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May 3, 2015 in Ships

It cannot with the best of will be said, that the german destroyers of WW2 were successful designs. Their sleek hulls had far too little volume in the foreship to carry the artillery.
It was bad enough with the single 15 cm gun on the foredeck and it got far worse when the double 15 cm turrets of the original design were fitted. When there was a sea running, the ships would dive straight into the seas taking the water green over their bows all the way up to the turret. Of course it was impossible to keep the water out of the turret and sometimes important equipment in the turret would be put out of action.

Fitting the destroyers with 15 cm guns instead of the for destroyers usual 12 cm guns, seems logical when you read about the design process. The germans knew that they would always be inferior in numbers and therefore tried to give each individual ship more firepower than its potential opponent.
A 15 cm shell however, weighs some 45 kg, twice as much as a 12 cm shell. These heavy shells had to be manhandled by the gun crews aboard a ship that rolled and pitched much livelier than a cruiser, the type of ship that usually carries 15 cm guns.
The inevitable result was that the rate of fire went down drastically.

The machinery caused constant troubles. To reach high speeds, the germans fitted their destroyers with advanced high pressure turbines. When five destroyers were sent out on a mission, one usually had to turn back because of engine trouble. Not only was the technology new and untested, the engineers qualified to repair them were too few. This caused the destroyers to spend long periods in shipyards being repaired and overhauled.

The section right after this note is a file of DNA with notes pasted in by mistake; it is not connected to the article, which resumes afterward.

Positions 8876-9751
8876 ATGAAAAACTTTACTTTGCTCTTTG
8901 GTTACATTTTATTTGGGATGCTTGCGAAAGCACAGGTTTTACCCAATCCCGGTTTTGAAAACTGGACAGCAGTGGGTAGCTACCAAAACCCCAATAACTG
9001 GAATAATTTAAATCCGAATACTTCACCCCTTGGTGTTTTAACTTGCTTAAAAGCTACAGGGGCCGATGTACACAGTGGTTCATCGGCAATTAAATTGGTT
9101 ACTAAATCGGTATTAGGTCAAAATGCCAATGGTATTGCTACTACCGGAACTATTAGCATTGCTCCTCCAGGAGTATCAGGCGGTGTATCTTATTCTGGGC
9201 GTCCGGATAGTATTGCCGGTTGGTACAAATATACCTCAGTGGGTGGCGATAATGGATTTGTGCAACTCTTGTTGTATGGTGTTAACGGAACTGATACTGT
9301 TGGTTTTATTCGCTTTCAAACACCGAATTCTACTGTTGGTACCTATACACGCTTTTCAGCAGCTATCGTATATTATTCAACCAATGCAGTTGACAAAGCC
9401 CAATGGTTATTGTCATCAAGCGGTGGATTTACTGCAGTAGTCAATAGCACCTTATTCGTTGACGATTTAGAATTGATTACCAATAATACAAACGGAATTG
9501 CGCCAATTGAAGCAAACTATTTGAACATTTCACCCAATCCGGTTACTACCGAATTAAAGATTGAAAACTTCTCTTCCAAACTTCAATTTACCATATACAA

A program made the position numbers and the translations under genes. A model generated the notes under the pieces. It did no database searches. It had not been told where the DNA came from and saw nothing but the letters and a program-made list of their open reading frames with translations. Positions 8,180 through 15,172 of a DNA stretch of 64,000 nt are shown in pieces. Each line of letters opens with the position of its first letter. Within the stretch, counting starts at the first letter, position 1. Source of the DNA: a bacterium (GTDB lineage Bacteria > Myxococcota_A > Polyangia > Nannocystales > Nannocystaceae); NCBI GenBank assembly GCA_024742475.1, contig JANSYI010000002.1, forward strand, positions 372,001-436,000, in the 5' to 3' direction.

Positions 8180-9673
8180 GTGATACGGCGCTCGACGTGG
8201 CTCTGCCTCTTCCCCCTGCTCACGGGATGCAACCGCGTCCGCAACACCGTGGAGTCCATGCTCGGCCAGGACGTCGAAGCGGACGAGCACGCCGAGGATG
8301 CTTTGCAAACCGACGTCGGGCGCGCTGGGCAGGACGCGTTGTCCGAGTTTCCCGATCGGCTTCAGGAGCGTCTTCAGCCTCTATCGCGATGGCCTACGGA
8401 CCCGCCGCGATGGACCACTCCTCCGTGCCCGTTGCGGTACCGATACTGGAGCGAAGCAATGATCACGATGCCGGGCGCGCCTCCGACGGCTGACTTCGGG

On top of that, there were always to few destroyers and other small ships. The german navy was completely unprepared for the fact that they would have to keep the coastline from North Cape to Spain under surveillance. The loss of ten destroyers during the Narvik campaign didn’t exactly make things better.

Dragons kit is very good. Even the waterline joint went together without any trouble worth mentioning. The PE set that comes with the kit is very fine, but it was quite tricky to fit the ventilator gratings around the base of the funnels. Building the mainmast and getting the crossed yardarms level, although the mast is inclined aft, was also a challenge. I did it by drilling an inclined hole through a piece of particle board and put the mast into it. The mast rested in the hole while I glued the yardarms to it.

The paravanes came from l’Arsenal and railings and other PE came from Eduard.
I finished the model in December 2014.

Even though the waterline joint of this kit went together without problems, I maintain that waterline joints should be prohibited.

16 additional images. Click to enlarge

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11 responses to Z-31 IN 1:350 FROM DRAGON

  1. Outstanding job again, Ulf….you must have oodles of display space for all these [rather] large ship models. I must say, you have the assembly process down to the proverbial science. Beautiful work, sir.